Callum Borchers' Blog

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Bebinger highlights media’s desire to make money online

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I found Martha Bebinger‘s mere presence — never mind what she actually said — in our classroom Wednesday symbolically appropriate for a discussion about the future of journalism. For one thing, she represents a medium, radio, which many people decades ago believed would be killed by television — just as many today predict newspapers will be left in body bags by the Internet. For another, she represents an outlet, WBUR/NPR, which boasts perhaps the most successful non-advertising revenue model in American journalism.

Of course, the content of her presentation was valuable too, particularly on the revenue subject. Bebinger pointed to a subtle but significant change to the language many bloggers are using to sign up readers: They’re shifting from “RSS” to “subscribe.” At the moment, the change means little in actual practice. Readers receive notifications of new posts in similar manners (via e-mail, Twitter, etc.), whether by RSS feed or subscription.

During her visit to Dan Kennedy's Reinventing the News class Wednesday, WBUR's Martha Bebinger pointed to a subtle shift from "RSS" to "subscribe."

But the word subscription connotes payment, and Bebinger believes some bloggers — though they’re keeping their content free, for now — are using the language shift to prepare readers for future charges. No one, she theorizes, will pay for RSS; it’s a platform that’s always been free, so good luck convincing people to pay for it in the future. But subscriptions traditionally cost money. Even online, some elite outlets,  like The Wall Street Journal, have long charged for subscriptions.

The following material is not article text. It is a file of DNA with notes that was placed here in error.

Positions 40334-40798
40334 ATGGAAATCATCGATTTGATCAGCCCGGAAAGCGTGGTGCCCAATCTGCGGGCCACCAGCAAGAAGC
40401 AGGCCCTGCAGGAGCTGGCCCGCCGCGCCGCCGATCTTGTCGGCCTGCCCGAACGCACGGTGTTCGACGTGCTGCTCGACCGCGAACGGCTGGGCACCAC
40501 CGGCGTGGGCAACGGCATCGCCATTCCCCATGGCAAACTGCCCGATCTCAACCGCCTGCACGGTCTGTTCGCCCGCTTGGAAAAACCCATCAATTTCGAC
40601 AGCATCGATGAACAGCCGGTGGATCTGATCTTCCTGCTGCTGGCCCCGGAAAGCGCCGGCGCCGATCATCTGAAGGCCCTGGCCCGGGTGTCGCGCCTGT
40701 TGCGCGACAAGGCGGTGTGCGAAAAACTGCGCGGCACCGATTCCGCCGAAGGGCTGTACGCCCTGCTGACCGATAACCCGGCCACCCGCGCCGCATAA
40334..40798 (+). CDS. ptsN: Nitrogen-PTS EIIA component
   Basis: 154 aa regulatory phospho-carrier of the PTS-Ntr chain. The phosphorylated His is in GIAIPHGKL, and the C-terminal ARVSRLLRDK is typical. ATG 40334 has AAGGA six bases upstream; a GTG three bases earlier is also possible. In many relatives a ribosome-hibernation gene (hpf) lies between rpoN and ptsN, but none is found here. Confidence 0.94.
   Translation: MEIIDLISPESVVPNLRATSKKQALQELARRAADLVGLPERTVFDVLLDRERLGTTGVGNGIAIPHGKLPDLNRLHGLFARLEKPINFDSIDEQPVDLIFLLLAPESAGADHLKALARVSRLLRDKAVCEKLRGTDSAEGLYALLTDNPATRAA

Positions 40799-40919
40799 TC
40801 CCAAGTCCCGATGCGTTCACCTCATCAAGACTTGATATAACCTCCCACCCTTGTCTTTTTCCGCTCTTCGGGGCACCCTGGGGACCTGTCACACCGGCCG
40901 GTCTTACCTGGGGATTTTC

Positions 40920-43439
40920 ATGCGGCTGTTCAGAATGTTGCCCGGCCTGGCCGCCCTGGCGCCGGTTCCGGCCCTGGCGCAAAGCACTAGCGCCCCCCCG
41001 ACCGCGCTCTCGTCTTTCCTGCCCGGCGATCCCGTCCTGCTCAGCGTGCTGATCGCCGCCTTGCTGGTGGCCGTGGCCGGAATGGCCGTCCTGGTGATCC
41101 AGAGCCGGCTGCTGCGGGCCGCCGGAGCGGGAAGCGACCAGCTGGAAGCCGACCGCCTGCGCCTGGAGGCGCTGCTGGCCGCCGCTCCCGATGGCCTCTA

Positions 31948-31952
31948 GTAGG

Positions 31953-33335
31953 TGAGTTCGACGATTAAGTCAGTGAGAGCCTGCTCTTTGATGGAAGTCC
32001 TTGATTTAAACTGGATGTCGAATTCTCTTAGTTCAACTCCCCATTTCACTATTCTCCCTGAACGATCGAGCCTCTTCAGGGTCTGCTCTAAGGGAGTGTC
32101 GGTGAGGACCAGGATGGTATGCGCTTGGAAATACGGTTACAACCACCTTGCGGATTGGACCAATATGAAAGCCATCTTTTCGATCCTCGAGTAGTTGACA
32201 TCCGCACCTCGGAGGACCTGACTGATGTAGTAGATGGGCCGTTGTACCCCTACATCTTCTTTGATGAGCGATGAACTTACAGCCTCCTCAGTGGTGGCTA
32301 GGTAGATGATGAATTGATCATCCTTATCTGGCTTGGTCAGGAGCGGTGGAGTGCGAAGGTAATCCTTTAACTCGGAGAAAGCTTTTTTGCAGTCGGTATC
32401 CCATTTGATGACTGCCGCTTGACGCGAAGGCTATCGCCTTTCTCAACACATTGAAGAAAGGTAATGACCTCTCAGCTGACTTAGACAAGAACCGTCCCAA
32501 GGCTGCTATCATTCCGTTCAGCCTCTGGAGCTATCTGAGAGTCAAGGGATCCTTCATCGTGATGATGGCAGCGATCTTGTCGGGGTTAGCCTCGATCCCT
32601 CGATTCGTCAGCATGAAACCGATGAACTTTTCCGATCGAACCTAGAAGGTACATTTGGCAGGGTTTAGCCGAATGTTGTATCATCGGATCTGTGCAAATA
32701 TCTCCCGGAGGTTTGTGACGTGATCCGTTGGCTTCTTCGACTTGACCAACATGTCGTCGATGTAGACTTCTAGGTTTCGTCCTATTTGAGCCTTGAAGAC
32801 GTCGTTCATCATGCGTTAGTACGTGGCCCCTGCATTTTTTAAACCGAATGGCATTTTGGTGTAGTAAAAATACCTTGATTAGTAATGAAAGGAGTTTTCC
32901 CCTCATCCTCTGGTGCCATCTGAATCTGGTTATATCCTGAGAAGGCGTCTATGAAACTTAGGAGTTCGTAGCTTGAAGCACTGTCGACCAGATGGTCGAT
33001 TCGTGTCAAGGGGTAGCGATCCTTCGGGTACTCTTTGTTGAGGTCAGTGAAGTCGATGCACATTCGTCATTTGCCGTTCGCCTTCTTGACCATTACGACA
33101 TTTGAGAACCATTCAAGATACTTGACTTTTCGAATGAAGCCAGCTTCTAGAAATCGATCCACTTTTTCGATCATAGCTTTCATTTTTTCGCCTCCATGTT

Bebinger isn’t the only one who sees the foundations of paywalls being laid across cyberspace. Newsweek in January predicted 2010 would be the “Year of the Paid Subscription.”

“This year the Web turns 21,” the article begins. “So it’s somewhat ironic that 2010 will also be the year the place finally sobers up. Many of the startups and media sites that define the e-commerce ecosystem are, at long last, making serious plans to make serious money.”

It appears some of those plans are on hold. Hulu, identified by Newsweek as “the free site likeliest to begin charging in 2010” is, in fact, still free. The site pushed back indefinitely the launch of Hulu Plus, a $9.95 per month subscription that would provide access to old episodes of popular TV shows.

Still, I believe the overall media sentiment — “We’re sick of giving away our content for free” — highlighted by Bebinger and others is valid. But I also know people will refuse to pay for content they can get for free elsewhere. So if  media outlets plan to demand paid subscriptions, the challenge for us journalists is to make our work good enough and unique enough that folks will actually feel compelled to open their wallets.


Written by callumborchers

September 16, 2010 at 9:13 am

Posted in Assignments

Tagged with , , , ,

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